2004 February 12 Thursday
Insurgency In Iraq Like Self-Replicating Virus

Michael Hirsh of Newsweek follows the First Battalion of the Eighth Infantry of the 4th Infantry Division on night operations to track down insurgents in Samarra Iraq.

But now, in the aftermath of Saddam's capture on Dec. 13, a new kind of threat is emerging that comes from deep within Arab culture and has little to do with the bedraggled Iraqi tyrant.

These are the "bloodline" attacks, as Tomlinson's superior, Capt. Todd Brown, calls them. Samarra is only about 15 miles from where Saddam was captured at Ad Dawr, but "what we're seeing now is much more tribal," he says. "It's the Arabic rule of five. If you do something to someone, then five of his bloodlines will try to attack you." The insurgency is self-replicating, like a virus, through the vengeance of brothers, sons, cousins and nephews.


They're professional soldiers, smooth and sure at urban fighting tactics. But once inside the houses, pressed into a counterinsurgency role they've never been trained for, they improvise, often amateurishly. Until a month ago, they didn't even have an Arab translator. They relied on Captain Brown's pidgin Arabic (his own description) and a lot of "pointy talk"—hand gestures—to question detainees.


The Army has yet to implement other ideas, like training commanders in local culture (which the Green Berets do).

US forces, untrained in the local culture and language, are fighting a self-replicating tribal insurgency. This is the result of incompetence at the highest level in the Bush Administration. Former members of Saddam's regime are just one part of the insurgency. Other parts include Islamists and tribe members looking to get even for things the US military has done to members of their extended families. Every US Army raid that goes in with bad intelligence and kicks down doors of innocent people builds up resentment. Killings of innocents have an even bigger effect.

The US needs a game plan. First off, it needs a military that has much greater training in Arab tribal culture and the Arabic language. But it also needs a grand strategy for what to do about Iraq in the long run. The most obvious question that needs to be asked is should Iraq even be kept together as a single state when the three major groups in Iraq (Sunnis, Shias, and culturally and linguistically separate Kurds) do not see themselves as members of a common polity?

Even a splitting of Iraq into 3 pieces will not make the resulting states easy to govern. The Kurdish state would probably function fairly well. The Kurds have showed they could govern themselves during the 1990s when the US and British air forces enforced an effective partition of Iraq that made the Kurdish zone de facto independent of Saddam's regime. But both the Sunnis and the Shias are still too tribal and hence will have little loyalty toward any government.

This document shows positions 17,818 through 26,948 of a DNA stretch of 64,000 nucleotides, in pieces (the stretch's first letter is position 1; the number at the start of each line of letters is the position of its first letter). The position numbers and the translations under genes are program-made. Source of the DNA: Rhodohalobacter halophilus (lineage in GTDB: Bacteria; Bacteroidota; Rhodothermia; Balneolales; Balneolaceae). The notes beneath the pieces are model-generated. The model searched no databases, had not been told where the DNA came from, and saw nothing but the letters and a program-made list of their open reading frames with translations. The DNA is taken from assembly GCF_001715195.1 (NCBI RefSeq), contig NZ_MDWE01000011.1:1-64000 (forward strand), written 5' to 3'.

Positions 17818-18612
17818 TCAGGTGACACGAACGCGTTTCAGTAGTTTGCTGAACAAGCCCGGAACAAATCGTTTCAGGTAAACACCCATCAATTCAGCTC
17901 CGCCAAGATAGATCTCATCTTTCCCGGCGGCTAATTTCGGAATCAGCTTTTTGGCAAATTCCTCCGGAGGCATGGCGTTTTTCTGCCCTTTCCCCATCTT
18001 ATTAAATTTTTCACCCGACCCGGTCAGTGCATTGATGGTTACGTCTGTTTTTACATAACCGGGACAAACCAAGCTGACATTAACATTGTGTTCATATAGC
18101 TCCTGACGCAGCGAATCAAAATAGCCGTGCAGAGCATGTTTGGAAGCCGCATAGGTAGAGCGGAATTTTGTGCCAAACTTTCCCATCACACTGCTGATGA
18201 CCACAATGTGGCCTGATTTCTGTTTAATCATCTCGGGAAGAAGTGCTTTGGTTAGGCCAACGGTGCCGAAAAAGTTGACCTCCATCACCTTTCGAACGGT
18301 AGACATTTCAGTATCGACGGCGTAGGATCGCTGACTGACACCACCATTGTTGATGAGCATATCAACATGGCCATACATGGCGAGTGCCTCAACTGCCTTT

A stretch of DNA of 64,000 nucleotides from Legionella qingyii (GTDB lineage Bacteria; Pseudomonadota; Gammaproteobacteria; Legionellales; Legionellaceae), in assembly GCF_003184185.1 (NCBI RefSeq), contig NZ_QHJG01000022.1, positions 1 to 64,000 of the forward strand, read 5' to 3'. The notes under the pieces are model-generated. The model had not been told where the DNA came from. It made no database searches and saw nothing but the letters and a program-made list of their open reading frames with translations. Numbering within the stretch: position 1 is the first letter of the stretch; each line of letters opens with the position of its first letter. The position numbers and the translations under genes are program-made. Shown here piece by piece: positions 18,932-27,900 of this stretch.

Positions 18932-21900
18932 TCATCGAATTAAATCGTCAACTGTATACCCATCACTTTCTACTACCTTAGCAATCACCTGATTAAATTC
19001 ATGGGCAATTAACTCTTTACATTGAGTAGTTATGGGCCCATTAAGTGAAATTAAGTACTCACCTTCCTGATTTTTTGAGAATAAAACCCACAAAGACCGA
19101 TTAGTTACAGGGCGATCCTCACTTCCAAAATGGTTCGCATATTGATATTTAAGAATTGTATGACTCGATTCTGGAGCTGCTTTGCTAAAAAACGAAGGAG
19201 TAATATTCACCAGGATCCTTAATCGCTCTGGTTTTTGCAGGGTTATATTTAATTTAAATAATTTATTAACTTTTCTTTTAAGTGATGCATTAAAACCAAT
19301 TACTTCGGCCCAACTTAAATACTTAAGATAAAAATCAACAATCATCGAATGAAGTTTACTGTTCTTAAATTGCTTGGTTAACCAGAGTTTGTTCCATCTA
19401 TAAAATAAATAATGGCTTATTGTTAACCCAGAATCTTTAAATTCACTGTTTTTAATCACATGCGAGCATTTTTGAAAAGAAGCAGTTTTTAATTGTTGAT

While foreign fighters are estimated by the US Army to be only 5% to 10% of the insurgents the foreigners may be having a far bigger impact by being suicide bombers.

But commanders also say the foreign fighters' impact has been significant and has probably yielded the bulk of what has become perhaps the insurgents' most potent weapon — suicide bombers. However, the Army adds that no successful suicide bomber has been positively identified.

Another sign of incompetence:

There's also a disturbing sense that the U.S.-appointed civilian administrators of Iraq have left the military holding the bag, lending credence to a growing sentiment that the Coalition Provisional Authority has seriously dropped the ball. Gen. Ray Odierno, the 4th Infantry Division commander who orchestrated the capture of Saddam Hussein, explains how his unit ran out of money last fall and couldn't pay the fledgling Iraqi police.

"We were just beginning to see people reacting to the successes. . . . We had the momentum," Odierno says. "And so we've somewhat lost that a bit. . . . I can't tell you why it happened. . . . It's water under the bridge."

More than his words, it's Odierno's face that paints the clearest picture of betrayal.

It is the Bush Administration that has dropped the ball. The US military is incredibly great at fighting wars. But it has not been funded or trained to govern hostile tribal Arabic populations. At the same time, the US civilian administrators have shown themselves totally inadequate for the task. Does George W. Bush even know this? Does the guy have a plan for what to do about it?

US Marines headed for a Sunni area in Iraq plan to make sure the locals know how different the Marines are from the Army.

Their destination is the Wyoming-size desert province of Al Anbar west of Baghdad that includes the flashpoint towns of Al Fallujah and Ar Ramadi, where at least 11 U.S. soldiers have been killed in the past two weeks.

While the Army has reported some progress and improved relations with the people of the region, there has been increased violence after a brief lull following the capture of Saddam Hussein in December.

Marine officials say they plan to make it clear that they are different from the Army, which made some costly blunders in the beginning of their tenure in Al Anbar that some say soured relations with locals.

The Army needs to train many more soldiers in Arabic language and tribal culture. The Bush Administration's leading intellectual figures of the neoconservative persuasion need to abandon their ideological beliefs and accept that they are attempting to do something that is incredibly difficult.

Share |      By Randall Parker at 2004 February 12 03:04 PM  Mideast Iraq